Abandoned Film Set from Schindler’s List in Krakow, Poland

Source: salamanderz (reddit)

“Don’t destroy a government on an empty stomach!”

(via semanticdeveloper)


Abandoned Factory and Office in Bremen, North-Germany Album in comments

Source: rxtxr (reddit)

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Kris Kuksi Art

Facebook / on artnet

Born March 2, 1973, in Springfield Missouri and growing up in neighboring Kansas, Kris Kuksi spent his youth in rural seclusion and isolation along with a blue-collar, working mother, two significantly older brothers, and an absent father. Open country, sparse trees, and alcoholic stepfather, all paving the way for an individual saturated in imagination and introversion. His propensity for the unusual has been a constant since childhood, a lifelong fascination that lent itself to his macabre art later in life. The grotesque to him, as it seemed, was beautiful.

“A post-industrial Rococo master, Kris Kuksi obsessively arranges characters and architecture in asymmetric compositions with an exquisite sense of drama. Instead of stones and shells he uses screaming plastic soldiers, miniature engine blocks, towering spires and assorted debris to form his landscapes. The political, spiritual and material conflict within these shrines is enacted under the calm gaze of remote deities and august statuary. Kuksi manages to evoke, at once, a sanctum and a mausoleum for our suffocated spirit.” ~Guillermo del Toro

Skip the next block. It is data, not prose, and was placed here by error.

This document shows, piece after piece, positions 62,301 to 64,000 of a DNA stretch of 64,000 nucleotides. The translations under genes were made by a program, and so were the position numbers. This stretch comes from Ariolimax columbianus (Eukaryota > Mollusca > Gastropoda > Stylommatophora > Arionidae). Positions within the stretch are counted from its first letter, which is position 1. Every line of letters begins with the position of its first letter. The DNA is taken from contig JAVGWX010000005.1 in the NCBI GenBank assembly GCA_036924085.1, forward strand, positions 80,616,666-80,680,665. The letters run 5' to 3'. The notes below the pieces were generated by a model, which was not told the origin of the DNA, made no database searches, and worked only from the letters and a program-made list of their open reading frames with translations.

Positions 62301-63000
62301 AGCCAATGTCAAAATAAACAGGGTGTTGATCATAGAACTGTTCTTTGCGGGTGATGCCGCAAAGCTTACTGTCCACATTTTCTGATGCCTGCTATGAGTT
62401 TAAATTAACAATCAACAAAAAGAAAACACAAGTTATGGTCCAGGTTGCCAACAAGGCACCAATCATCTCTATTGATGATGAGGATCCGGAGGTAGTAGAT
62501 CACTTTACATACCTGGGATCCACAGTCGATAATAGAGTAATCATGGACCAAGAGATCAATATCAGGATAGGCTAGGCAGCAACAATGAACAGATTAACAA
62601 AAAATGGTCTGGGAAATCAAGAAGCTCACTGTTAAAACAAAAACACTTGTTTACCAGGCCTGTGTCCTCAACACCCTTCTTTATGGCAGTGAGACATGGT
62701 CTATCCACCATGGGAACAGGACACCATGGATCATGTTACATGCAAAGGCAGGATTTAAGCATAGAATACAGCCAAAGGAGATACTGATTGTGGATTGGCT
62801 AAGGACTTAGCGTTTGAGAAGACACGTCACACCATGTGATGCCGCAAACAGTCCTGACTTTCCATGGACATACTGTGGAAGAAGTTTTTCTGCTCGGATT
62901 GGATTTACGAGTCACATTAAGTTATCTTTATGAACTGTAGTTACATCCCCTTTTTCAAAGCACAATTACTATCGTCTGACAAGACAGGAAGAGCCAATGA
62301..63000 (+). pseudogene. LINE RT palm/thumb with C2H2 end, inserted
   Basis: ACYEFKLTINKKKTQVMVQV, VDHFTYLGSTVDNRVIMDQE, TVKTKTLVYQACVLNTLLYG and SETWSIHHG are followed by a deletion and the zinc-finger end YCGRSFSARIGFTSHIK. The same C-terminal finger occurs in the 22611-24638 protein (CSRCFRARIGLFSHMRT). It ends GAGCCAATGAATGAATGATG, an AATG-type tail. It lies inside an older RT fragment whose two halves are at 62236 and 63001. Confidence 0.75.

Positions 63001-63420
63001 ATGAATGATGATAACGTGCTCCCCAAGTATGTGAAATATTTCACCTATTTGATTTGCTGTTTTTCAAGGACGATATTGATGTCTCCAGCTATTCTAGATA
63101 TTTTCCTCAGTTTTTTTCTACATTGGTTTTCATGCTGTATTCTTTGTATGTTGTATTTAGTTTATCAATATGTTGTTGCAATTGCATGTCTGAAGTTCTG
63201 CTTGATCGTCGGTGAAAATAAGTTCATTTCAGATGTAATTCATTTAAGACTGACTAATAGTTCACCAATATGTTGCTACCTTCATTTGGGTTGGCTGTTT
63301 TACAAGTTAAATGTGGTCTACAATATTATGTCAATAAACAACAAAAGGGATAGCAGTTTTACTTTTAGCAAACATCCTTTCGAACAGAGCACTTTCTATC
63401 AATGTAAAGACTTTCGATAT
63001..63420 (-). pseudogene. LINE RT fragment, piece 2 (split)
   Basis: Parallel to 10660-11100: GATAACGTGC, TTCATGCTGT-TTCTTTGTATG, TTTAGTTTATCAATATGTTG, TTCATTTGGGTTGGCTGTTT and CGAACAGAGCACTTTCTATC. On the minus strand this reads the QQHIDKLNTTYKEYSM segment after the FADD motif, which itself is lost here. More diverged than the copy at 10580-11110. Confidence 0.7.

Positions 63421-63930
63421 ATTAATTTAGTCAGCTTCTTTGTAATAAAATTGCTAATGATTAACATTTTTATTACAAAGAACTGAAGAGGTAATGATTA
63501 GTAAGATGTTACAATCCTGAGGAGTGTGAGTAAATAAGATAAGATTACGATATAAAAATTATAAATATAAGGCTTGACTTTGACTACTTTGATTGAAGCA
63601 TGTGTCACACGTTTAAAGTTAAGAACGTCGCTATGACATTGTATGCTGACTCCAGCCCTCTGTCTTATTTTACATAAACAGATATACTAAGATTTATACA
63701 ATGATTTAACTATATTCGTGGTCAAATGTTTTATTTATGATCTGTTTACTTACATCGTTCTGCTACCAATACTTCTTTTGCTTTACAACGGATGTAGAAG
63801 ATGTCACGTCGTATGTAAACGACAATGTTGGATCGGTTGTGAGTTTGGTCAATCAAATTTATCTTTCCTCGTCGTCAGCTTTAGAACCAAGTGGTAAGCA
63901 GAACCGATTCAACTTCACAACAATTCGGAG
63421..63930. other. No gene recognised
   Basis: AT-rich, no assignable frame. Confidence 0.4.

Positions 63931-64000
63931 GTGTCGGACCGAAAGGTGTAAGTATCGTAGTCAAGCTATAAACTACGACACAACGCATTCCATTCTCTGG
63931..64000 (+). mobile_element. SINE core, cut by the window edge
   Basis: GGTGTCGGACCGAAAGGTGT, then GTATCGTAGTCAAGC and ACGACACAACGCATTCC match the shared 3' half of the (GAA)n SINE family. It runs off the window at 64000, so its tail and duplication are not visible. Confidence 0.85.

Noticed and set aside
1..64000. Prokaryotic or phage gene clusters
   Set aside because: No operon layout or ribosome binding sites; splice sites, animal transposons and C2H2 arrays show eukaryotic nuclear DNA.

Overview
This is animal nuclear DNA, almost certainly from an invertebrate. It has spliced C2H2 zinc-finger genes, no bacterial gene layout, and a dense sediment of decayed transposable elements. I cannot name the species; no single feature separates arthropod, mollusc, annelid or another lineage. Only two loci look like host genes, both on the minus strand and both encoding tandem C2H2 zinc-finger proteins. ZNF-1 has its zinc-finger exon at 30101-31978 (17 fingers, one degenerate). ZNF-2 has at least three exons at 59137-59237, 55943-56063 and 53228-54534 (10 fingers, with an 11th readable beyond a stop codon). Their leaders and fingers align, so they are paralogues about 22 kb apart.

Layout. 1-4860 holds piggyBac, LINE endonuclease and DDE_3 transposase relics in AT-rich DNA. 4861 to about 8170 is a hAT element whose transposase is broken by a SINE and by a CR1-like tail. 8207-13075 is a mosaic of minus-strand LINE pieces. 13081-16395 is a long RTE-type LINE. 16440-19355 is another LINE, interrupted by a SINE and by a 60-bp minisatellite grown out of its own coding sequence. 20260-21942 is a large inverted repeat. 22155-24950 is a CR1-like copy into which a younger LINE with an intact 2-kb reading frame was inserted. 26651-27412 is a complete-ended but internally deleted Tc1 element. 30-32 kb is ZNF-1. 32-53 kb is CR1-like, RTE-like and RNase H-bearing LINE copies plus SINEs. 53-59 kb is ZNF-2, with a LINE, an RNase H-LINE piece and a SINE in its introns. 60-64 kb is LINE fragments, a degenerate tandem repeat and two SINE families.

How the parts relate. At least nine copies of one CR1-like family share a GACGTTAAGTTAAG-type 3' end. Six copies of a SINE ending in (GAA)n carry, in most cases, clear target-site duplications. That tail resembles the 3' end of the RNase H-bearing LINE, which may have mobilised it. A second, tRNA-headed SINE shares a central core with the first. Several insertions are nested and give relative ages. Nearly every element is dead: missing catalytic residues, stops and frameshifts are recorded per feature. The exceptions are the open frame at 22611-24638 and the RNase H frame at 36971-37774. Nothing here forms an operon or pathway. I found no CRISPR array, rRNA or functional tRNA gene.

via I need a guide

(via white-leuka)


Last night’s Supermoon.


Last night’s Supermoon.

(via white-leuka)

Reading insecurity. It is the subjective experience of thinking that you’re not getting as much from reading as you used to. It is setting aside an hour for that new book … and spending it instead on Facebook (scrolling dumbly through photos of people you barely remember from your high school). It is deploring your attention span and missing the flow, the trance, of entering a narrative world without bringing the real one along. It is realizing that if Virginia Woolf was correct to call heaven “one continuous unexhausted reading,” then goodbye, you have been kicked out of paradise.


So where does this leave us…? I would not turn back the clock on the Internet, obviously. I am not stupid enough to question the tremendous good it does, even if at times I stare at my computer screen and feel like a water strider posed tantalizingly atop a stream of inaccessible knowledge… And yet. I worry that, over the past few years of living much of my life online, my relationship to text—especially the spacious, get-lost-in-it kind—has changed for the worse. It’s called reading insecurity. Do you have it?

Slate's Katy Waldman considers the modern existential malady of “reading insecurity,” caused largely by our inability to cultivate a truly “bi-literate” brain. (via explore-blog)


Georgia O’Keeffe on art, life, and setting priorities – wisdom from a lifetime of letters to her best friend.